American Masters National Gallery of Australia
‘American Masters’ at the National Gallery of Australia (until November 11) looks like any other blockbuster exhibition imported from overseas to widen our Antipodean horizons. It isn’t. It comes from the gallery’s own holdings, the largest collection of its kind outside the US. And it’s free.
Jackson Pollock’s famous Blue Poles; Willem de Kooning’s Woman V, also a controversial purchase; Mark Rothko’s moody black and burgundy #20; Andy Warhol’s serried rows of Marilyns, Maos and Campbell’s Soup tins; Nan Goldin’s devastating sociological photographs: these and so much more are among the 150 pictures and sculptures on display.
Meticulous parameters for the gallery’s collection were laid down by the gallery’s founding director, James Mollison, whose plan was established in more politically broad-minded days. Mollison was appointed in 1968, 10 years before the projected opening, when the urbane John Gorton was prime minister. Gough Whitlam was leader when the tabloid media went nuts over the cost of Blue Poles and Woman V, acquired in 1973 and 1974.
The acquisitions committee was made up of artists, not the corporate types we’d see today, and had a brief to assemble works of the highest quality, reflecting the latest trends in art. Mollison wanted a collection that would eventually rival those of the great European and North American galleries in artistic and intellectual, if not historical, depth.
This exhibition does justice to his vision. Even more interesting than the celebrity paintings are those that provide context for them. An early Rothko (circa 1944– 46) is a cacophony of ruptured shapes in shades of yellow, aqua, dark peach, blue and pale grey, reaching for geometric order: a long way from the famously calming spiritual symmetries of his later work.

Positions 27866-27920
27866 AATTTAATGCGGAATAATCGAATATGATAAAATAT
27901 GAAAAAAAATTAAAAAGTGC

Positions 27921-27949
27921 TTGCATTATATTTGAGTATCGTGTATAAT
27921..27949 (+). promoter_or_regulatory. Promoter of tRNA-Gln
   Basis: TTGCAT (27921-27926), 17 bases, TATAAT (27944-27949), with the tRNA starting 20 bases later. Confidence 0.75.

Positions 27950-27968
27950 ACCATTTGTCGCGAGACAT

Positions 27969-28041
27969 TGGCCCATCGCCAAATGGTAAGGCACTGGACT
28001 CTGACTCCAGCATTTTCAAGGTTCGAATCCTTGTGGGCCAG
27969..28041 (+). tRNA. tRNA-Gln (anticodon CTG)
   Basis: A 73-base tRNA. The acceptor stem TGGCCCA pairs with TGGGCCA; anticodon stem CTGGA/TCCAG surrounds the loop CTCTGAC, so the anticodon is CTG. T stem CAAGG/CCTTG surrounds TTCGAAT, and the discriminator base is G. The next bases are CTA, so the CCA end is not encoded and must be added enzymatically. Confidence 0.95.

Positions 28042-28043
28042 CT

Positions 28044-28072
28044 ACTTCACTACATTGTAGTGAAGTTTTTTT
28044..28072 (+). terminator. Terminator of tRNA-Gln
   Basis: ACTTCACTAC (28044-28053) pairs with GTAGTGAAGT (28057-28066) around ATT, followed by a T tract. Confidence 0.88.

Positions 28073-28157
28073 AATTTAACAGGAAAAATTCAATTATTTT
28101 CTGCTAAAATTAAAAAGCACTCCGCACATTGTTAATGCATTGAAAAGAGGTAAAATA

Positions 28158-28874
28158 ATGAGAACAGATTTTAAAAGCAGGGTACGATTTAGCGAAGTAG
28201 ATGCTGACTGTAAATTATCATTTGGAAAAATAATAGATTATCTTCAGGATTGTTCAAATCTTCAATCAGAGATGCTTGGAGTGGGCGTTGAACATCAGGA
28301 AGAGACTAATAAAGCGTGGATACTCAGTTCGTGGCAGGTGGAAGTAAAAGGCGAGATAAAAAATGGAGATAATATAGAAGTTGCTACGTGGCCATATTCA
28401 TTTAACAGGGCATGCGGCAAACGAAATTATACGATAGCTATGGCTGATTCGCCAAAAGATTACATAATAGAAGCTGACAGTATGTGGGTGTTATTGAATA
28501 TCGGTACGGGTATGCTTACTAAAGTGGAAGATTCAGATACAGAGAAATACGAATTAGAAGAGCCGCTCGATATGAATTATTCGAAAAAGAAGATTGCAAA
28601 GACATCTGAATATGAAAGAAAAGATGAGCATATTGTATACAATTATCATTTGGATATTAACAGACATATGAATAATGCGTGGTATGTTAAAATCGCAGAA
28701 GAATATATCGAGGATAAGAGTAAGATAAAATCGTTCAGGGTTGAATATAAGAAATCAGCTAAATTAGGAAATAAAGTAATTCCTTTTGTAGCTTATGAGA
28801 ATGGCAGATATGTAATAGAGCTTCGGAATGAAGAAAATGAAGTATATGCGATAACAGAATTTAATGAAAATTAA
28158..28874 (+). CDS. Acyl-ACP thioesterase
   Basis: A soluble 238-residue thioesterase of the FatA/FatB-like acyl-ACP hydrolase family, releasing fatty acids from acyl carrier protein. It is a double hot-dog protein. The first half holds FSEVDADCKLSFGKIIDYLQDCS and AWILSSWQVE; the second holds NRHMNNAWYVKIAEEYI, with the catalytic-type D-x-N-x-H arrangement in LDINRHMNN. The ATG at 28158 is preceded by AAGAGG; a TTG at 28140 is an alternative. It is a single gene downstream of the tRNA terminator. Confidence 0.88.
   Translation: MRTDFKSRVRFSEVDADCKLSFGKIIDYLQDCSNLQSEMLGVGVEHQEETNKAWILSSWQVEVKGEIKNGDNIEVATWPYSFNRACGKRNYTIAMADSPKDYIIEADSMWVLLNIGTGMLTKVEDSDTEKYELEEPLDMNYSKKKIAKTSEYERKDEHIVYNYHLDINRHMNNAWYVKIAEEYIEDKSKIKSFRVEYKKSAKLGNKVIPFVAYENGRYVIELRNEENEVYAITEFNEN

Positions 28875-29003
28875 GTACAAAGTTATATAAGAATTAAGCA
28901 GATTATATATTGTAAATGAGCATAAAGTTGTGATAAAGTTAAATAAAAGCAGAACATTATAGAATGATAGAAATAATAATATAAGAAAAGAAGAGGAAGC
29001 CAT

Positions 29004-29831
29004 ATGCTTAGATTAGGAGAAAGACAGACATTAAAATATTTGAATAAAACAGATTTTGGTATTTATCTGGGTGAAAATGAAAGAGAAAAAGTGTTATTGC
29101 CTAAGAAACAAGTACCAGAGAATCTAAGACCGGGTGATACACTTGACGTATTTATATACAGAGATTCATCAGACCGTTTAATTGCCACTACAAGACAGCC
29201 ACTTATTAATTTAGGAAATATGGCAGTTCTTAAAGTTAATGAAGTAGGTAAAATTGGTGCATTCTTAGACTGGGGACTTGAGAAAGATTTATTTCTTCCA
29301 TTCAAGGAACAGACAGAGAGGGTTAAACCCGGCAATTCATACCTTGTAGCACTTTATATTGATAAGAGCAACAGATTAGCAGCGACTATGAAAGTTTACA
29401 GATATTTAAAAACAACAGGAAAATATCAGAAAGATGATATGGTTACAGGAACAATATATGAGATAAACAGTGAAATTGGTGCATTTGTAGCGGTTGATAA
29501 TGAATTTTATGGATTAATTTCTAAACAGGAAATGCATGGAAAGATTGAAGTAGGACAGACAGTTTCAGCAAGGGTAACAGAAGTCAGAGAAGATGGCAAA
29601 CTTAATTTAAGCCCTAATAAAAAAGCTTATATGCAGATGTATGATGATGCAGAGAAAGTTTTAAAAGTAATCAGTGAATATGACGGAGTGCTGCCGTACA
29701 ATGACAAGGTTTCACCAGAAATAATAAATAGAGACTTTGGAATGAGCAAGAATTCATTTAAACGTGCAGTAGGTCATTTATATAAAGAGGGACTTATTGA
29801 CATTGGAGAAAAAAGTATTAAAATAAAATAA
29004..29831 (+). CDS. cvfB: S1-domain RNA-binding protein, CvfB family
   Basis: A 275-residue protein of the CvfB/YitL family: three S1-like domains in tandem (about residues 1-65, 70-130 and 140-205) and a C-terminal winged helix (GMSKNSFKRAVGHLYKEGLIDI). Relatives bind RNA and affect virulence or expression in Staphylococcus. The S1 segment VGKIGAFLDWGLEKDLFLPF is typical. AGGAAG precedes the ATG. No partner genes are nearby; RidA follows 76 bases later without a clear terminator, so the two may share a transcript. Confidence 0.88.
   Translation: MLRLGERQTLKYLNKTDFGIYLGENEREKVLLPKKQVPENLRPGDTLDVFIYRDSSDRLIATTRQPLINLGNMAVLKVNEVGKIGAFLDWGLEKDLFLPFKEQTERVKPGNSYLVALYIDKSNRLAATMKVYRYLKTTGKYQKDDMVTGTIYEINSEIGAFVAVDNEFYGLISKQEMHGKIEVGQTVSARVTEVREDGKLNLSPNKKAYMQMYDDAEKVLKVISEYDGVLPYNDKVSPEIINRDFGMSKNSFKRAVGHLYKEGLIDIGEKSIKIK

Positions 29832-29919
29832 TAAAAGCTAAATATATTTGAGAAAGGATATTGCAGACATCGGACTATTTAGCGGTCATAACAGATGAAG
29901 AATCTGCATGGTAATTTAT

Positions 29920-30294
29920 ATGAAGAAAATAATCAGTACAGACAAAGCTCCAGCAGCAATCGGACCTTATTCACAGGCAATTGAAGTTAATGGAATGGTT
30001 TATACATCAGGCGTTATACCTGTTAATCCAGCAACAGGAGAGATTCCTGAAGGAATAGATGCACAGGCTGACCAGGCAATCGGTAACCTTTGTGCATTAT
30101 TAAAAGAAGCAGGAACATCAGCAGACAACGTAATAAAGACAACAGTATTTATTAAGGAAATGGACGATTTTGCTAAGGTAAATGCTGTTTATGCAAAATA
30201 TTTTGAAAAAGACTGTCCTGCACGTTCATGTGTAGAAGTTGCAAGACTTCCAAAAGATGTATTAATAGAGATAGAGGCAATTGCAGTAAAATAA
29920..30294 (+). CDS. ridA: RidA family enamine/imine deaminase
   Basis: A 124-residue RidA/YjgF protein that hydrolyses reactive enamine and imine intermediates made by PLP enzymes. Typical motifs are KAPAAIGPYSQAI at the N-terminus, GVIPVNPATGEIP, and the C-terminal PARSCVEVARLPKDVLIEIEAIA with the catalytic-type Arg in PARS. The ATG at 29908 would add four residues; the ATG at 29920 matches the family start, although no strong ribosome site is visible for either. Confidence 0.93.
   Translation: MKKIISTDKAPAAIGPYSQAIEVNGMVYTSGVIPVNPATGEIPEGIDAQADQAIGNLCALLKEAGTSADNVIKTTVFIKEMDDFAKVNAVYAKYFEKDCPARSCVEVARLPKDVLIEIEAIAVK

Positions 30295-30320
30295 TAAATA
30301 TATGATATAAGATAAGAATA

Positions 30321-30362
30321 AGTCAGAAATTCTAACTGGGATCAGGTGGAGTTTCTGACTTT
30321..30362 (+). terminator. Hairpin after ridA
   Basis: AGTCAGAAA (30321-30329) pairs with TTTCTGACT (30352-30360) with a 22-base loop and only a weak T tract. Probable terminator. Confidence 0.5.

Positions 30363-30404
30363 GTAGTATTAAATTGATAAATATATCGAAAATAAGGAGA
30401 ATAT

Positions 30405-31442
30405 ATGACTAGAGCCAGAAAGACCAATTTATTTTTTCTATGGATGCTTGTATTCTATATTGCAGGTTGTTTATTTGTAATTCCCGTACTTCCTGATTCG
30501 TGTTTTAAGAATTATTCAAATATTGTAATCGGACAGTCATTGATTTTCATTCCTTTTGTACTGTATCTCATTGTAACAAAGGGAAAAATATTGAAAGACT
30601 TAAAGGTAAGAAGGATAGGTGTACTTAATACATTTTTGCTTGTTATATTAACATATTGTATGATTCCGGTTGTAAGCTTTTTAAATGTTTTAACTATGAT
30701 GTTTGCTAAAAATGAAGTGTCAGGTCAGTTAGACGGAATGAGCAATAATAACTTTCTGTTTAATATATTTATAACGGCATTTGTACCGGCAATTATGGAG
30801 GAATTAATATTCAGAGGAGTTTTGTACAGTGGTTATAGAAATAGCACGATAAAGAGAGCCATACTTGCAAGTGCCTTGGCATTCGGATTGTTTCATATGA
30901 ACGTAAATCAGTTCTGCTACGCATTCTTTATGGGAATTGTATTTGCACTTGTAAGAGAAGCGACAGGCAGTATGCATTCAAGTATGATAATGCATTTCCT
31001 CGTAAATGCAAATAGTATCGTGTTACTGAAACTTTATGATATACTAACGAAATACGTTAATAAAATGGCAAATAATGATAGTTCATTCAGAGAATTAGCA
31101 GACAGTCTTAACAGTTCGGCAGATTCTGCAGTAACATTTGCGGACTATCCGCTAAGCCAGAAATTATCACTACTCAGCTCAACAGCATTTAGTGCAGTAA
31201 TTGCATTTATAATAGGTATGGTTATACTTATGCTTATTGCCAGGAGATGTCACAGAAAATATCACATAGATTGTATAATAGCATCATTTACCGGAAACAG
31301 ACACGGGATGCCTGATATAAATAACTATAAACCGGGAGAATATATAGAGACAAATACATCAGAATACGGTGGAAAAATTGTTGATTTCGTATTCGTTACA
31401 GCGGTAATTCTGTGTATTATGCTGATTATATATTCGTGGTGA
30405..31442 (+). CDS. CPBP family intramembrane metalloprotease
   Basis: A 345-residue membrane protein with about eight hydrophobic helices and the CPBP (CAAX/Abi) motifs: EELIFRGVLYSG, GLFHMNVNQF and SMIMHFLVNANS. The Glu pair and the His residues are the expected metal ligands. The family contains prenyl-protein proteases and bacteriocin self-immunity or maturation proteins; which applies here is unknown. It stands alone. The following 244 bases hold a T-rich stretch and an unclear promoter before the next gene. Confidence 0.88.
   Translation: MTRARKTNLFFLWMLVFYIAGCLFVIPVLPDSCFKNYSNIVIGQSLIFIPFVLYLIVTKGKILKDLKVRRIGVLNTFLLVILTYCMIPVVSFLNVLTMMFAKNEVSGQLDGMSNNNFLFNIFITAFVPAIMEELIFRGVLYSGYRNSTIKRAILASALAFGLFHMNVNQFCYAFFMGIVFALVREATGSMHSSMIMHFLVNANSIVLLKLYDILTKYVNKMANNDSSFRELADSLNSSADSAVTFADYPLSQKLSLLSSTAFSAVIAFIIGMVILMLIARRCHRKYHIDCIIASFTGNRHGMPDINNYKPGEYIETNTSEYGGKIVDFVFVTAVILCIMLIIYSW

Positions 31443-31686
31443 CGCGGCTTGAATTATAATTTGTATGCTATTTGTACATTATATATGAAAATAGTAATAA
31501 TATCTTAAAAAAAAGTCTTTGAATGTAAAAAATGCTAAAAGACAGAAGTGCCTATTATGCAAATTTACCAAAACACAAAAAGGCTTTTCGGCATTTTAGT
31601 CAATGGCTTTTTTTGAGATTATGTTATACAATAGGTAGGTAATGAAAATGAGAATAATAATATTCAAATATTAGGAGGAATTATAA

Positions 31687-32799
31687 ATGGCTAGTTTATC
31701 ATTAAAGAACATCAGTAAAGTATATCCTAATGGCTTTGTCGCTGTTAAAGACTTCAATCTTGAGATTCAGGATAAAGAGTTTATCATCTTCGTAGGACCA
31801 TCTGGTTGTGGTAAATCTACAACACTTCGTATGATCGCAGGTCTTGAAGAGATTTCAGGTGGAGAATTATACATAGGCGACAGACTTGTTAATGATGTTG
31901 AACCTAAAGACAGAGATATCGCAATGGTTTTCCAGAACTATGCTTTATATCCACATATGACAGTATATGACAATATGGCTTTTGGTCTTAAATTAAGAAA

Pollock’s Totem Lesson 2 (1945) predates the development of his drip technique. Its central figure and surrounding motifs look almost representational at first glance, but were arrived at via a process of “editing” the original figure with overlays of grey house paint then overlaying that with further work in oils.
Warhol’s Pop Art portraits are almost hackneyed now, but here we have more sobering work. The colourwashed screen-print Electric Chair (1967), part of his Death and Disaster series, has always disturbed me more than documentary photographs of death-penalty paraphernalia. The affect of (good) art.
Women’s art is always underestimated, and especially so in the macho Cold War warrior mythology of Abstract Expressionism. Nonetheless, important artists like Lee Krasner, Helen Frankenthaler and Joan Mitchell were pushing their own brilliant boundaries. Who, you say? Krasner, generally seen as handmaiden to the hard-drinking, unfaithful Pollock, has not one but two paintings on display here.
And so on. Arshile Gorky, Robert Rauschenberg, Hans Hofmann, Barnett Newman, Philip Guston, Roy Lichtenstein, Ad Reinhardt, Cindy Sherman, Yoko Ono, Louise Bourgeois. Many were foreigners who came to work in America.
Robert Motherwell’s painting Elegy to the Spanish Republic (1958) is mesmerising. It is hard not to reach out and touch Eva Hesse’s installation Contingent (1969): hanging rectangles made of cheesecloth, latex and fibre that look like textured toffee. Robert Arneson’s Fragment of Western Civilisation (1972), made of terracotta, mortar, wood and mesh, would send shivers down the spine of any ardent Ramsay Centre supporter.
These are works of an unusually uniform high quality, and they belong to us.
Monument to V. Tatlin, 1966–69, fluorescent tubes. National Gallery of Australia, Canberra. Purchased 1978. © Dan Flavin ARS / Licensed by Copyright Agency, 2018 M